Shutterstock

That's 88 guns per every 100 Americans.

In 1994, the United States was home to about 200 million privately owned guns. Today, that number has ballooned to between 270 million and 300 million. That's almost half of all privately owned guns worldwide, according to a new essay from the Brookings Institution.

The essay, titled The Promise by Matt Bennett, looks back at the Sandy Hook Elementary School shootings and the way ahead for gun control. The piece breaks down some other big numbers surrounding the battle for more gun regulation: More than 10 firearm deaths per 100,000 Americans every year; 600 annual accidental shootings; 11,400 murders; about 31,000 total gun deaths. The most common age of people who commit gun crimes is 19, then 20, then 18. That's despite regulations that bar licensed dealers from selling handguns to anyone under the age of 21. Almost 100 million adults live in a home with a gun.

Bennett ties these numbers back to last year's tragedy in Newtown, Conn.:

Still in the arena as well are the families of Sandy Hook. Despite the glare of a spotlight that has forced them to repeatedly relive their darkest hour and subjected them to a stunning level of personal vitriol, they continue to come to Washington, meet with senators and talk to the press. They accepted early on that this was a long road—that a 20-year gridlock on gun policy was not likely to change in an instant.

 

The motto of Sandy Hook Promise is: "Our hearts our broken; Our spirit is not." And the extraordinary generosity of spirit that these brave people bring to this nasty, brutish political debate could, in the end, make all the difference.

You can read the full piece here.

Top image: Mariusz Niedzwiedzki /Shutterstock.com

This story originally appeared on National Journal.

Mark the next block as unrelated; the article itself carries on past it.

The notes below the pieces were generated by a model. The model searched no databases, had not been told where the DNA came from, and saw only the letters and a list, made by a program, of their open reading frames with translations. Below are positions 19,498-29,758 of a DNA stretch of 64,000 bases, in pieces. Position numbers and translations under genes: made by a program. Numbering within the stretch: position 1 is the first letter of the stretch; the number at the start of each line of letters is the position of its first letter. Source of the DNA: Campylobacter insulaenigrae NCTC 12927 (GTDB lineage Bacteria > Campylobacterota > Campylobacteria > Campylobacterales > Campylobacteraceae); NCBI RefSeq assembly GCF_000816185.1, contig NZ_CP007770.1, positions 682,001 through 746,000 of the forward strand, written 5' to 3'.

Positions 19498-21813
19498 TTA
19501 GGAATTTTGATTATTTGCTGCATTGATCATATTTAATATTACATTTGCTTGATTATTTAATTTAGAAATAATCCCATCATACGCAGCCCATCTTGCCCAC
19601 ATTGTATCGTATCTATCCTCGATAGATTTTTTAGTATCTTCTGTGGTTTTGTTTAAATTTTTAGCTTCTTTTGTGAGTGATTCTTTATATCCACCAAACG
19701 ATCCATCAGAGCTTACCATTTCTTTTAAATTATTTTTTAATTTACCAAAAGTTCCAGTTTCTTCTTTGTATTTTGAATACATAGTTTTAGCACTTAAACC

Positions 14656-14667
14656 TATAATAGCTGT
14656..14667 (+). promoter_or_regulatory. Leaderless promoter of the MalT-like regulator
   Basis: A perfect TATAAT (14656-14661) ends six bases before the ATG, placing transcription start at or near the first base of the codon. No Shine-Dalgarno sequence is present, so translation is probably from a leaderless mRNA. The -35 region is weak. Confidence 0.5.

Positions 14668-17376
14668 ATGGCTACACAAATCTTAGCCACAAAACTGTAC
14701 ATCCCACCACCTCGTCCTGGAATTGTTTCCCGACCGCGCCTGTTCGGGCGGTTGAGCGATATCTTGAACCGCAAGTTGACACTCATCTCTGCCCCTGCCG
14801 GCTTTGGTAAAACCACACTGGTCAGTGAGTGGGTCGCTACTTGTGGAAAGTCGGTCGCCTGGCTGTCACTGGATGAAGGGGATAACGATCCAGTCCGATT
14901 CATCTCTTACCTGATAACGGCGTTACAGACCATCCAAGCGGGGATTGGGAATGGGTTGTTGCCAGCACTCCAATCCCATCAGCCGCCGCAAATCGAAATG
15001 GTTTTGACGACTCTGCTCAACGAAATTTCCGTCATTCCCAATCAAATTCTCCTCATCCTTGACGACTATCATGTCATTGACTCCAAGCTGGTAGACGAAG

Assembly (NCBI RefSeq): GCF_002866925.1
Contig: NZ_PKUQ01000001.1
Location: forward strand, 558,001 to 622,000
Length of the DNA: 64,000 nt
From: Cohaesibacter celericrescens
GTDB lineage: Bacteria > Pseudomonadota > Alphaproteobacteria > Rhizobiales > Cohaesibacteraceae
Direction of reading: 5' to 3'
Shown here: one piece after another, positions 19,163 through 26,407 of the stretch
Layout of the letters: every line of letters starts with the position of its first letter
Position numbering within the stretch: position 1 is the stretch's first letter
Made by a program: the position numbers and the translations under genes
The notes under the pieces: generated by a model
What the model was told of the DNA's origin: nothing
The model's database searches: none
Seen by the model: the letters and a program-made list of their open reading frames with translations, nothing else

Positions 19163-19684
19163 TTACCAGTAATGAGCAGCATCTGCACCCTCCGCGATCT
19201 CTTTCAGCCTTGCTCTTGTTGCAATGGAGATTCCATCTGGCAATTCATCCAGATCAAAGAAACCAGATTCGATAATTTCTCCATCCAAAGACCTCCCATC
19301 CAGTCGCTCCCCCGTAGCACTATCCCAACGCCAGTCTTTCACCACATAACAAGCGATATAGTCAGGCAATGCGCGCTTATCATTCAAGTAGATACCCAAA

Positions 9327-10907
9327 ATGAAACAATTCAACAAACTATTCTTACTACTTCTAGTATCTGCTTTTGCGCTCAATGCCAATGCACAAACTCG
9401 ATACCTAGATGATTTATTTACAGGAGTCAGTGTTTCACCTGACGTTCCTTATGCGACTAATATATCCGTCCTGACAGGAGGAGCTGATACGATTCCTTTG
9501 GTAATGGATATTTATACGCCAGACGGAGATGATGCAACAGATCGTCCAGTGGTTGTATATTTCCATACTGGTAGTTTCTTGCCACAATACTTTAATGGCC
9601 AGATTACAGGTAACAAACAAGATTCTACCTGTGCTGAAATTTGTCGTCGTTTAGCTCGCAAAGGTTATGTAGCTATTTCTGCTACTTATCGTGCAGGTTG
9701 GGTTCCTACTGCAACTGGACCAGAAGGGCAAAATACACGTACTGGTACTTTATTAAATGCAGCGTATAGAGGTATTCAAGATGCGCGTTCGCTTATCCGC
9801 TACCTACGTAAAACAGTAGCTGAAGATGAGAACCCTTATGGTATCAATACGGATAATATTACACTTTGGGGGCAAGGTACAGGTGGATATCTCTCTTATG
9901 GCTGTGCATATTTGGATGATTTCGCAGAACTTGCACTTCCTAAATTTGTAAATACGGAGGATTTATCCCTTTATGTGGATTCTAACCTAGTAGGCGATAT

About the Author

Most Popular

  1. photo: A stylish new funeral parlor called Exit Here in London.
    Design

    Death Be Not Dull

    U.K. restaurateur Oliver Peyton’s newest project, a style-forward funeral home called Exit Here, aims to shake up a very traditional industry.

  2. photo: A metro train at Paris' Gare Du Nord.
    Transportation

    Can the Paris Metro Make Room for More Riders?

    The good news: Transit ridership is booming in the French capital. But severe crowding now has authorities searching for short-term solutions.

  3. Transportation

    What Happens When a City Tries to End Traffic Deaths

    Several years into a ten-year “Vision Zero” target, some cities that took on a radical safety challenge are seeing traffic fatalities go up.

  4. Life

    Talent May Be Shifting Away From Superstar Cities

    According to a new analysis, places away from the coasts in the Sunbelt and West are pulling ahead when it comes to attracting talented workers.

  5. photo: Minnesota Congresswoman Ilhan Omar
    Equity

    What a Trillion-Dollar Housing Pledge Looks Like

    Representative Ilhan Omar’s Homes for All Act would fund the construction of 12 million new homes in the U.S. over 10 years, mostly as public housing.  

×